CHINA SECURITY PACT
31st May, 2022 International Relations
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- Ten Pacific Island nations rejected China's push for a wide-ranging regional security pact, amid worries the proposal was designed to pull them into Beijing's orbit.
- A virtual summit of leaders and foreign ministers was expected to discuss proposals to radically increase China's involvement in the security, economy and politics of the South Pacific.
About the pact
- The proposed pact would see Beijing train Pacific Island police, become involved in cybersecurity, expand political ties, conduct sensitive maritime mapping and gain greater access to natural resources on land and in the water.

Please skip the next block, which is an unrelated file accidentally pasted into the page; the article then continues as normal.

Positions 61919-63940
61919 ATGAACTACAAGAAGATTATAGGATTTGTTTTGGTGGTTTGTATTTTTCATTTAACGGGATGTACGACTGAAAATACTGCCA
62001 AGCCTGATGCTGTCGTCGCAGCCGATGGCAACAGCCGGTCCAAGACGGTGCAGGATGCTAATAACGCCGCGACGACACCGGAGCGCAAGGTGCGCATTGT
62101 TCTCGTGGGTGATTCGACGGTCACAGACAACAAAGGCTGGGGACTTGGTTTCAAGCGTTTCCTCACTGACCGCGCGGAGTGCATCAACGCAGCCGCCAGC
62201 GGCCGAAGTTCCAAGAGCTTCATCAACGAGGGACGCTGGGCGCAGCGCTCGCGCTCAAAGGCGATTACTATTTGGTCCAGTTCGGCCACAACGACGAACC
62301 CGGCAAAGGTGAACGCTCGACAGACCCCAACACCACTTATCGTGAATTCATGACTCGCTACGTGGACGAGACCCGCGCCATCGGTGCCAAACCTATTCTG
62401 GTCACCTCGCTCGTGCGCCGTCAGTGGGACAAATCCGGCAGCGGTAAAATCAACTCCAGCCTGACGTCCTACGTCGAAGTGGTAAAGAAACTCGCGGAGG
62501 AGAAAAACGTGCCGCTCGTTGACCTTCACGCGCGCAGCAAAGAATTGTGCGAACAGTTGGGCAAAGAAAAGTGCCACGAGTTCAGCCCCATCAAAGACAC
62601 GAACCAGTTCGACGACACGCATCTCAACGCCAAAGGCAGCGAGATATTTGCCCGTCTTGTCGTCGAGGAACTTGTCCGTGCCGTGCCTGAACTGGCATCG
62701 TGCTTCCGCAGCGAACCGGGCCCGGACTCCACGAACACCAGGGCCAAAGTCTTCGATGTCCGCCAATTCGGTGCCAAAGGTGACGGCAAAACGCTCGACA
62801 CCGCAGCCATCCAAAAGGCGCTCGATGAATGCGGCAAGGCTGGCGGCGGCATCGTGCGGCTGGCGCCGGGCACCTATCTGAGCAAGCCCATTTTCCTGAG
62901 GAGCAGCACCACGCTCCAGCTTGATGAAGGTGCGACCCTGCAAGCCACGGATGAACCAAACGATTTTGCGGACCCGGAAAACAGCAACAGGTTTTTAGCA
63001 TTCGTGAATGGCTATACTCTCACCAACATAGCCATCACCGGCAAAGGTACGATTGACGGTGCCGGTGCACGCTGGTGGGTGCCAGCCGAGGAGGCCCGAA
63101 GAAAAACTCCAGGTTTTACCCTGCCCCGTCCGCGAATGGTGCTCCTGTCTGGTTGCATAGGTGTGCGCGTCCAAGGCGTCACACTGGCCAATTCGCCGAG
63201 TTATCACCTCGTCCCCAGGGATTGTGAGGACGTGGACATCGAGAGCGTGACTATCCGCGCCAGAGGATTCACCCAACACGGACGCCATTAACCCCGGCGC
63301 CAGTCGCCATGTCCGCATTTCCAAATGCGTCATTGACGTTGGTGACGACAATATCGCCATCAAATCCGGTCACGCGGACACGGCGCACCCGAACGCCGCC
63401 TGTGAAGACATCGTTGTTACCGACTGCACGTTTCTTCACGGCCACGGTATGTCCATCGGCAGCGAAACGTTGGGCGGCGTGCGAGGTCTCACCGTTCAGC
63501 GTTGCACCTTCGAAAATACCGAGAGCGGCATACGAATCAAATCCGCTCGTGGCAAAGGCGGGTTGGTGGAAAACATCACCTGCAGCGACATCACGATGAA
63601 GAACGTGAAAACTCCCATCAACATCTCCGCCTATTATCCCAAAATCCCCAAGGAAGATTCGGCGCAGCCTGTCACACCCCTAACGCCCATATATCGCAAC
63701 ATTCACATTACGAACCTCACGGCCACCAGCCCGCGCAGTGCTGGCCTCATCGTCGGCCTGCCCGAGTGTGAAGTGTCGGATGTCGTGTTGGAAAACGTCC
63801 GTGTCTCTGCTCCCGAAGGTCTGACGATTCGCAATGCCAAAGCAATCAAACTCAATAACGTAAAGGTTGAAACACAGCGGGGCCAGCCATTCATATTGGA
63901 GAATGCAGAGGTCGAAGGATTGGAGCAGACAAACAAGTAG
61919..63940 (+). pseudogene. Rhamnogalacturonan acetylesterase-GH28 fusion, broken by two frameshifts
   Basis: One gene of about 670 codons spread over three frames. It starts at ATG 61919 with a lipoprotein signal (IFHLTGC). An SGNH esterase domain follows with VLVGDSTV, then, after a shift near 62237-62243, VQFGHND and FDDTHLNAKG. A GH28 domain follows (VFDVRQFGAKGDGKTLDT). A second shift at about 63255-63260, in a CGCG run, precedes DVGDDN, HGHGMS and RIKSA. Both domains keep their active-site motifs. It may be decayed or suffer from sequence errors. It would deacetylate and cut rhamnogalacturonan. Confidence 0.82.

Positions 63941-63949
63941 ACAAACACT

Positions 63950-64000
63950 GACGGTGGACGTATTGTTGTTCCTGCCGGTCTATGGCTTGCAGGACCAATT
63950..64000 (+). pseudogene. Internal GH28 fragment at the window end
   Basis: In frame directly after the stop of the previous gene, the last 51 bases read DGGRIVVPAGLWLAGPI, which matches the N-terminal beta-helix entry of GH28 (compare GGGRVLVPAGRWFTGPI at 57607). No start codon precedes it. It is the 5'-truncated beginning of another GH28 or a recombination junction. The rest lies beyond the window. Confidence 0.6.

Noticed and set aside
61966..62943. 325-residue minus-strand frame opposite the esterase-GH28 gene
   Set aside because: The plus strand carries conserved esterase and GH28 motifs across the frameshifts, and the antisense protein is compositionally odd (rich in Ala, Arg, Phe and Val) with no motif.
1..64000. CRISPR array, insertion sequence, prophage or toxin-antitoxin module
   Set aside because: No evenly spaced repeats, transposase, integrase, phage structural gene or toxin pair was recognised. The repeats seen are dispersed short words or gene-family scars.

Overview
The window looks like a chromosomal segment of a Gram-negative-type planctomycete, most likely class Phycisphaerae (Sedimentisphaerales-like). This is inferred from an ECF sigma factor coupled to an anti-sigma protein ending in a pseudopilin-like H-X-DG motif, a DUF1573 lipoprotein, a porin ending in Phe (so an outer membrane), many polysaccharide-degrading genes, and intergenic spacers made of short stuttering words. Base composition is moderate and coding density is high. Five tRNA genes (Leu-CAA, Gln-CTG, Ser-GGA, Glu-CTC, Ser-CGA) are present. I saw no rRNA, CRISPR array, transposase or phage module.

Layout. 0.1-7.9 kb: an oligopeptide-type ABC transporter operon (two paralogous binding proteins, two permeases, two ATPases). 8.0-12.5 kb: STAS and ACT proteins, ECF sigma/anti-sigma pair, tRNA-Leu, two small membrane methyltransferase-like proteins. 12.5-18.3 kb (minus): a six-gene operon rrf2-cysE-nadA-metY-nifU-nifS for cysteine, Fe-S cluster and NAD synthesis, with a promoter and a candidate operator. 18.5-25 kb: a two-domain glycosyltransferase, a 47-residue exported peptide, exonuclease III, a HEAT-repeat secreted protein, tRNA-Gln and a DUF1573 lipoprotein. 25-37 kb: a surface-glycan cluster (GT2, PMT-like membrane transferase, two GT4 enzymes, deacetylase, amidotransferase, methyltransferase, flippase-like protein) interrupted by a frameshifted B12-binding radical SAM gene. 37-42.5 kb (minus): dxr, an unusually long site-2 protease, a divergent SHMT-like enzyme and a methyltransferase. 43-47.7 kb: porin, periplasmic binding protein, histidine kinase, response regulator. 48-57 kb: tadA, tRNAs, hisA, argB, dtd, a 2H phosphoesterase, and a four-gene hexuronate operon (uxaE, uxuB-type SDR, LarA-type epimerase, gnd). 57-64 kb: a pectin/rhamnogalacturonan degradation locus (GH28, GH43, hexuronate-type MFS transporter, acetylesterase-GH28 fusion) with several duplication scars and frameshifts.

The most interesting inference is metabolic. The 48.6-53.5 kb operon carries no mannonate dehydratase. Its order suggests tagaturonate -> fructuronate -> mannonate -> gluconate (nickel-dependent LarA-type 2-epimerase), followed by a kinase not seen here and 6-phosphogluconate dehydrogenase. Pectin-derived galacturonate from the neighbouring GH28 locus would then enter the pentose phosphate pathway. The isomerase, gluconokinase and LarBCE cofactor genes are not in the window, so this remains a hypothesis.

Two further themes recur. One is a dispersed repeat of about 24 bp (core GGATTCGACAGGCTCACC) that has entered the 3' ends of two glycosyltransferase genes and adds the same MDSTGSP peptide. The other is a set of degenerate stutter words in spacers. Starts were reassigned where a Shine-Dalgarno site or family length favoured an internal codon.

- As an enticement, Beijing offered millions of dollars in financial assistance, the prospect of a China-Pacific Islands free trade agreement and access to China's vast market of 1.4 billion people.
- China has pitched itself to the South Pacific as a "major developing country" that stands shoulder to shoulder with small and medium-sized nations.
- Before the meeting, President Xi Jinping sent a message that China would be "a good brother" to the region and that they shared a "common destiny".
Concerns raised by Island nations
- Lack of consensus among the nations on Beijing’s proposed Common Development Vision.
- President of the Federated States of Micronesia David Panuelo warned the proposed agreement was "disingenuous" and would "ensure Chinese influence in government" and "economic control" of key industries.
- Many in the Pacific are keen to maintain amicable ties with China, balancing relations between Beijing and Washington while focusing on the more urgent threat of climate change and day-to-day economic issues.
- All but a few of the Pacific Islands are low-lying and deeply vulnerable to sea-level rises caused by climate change.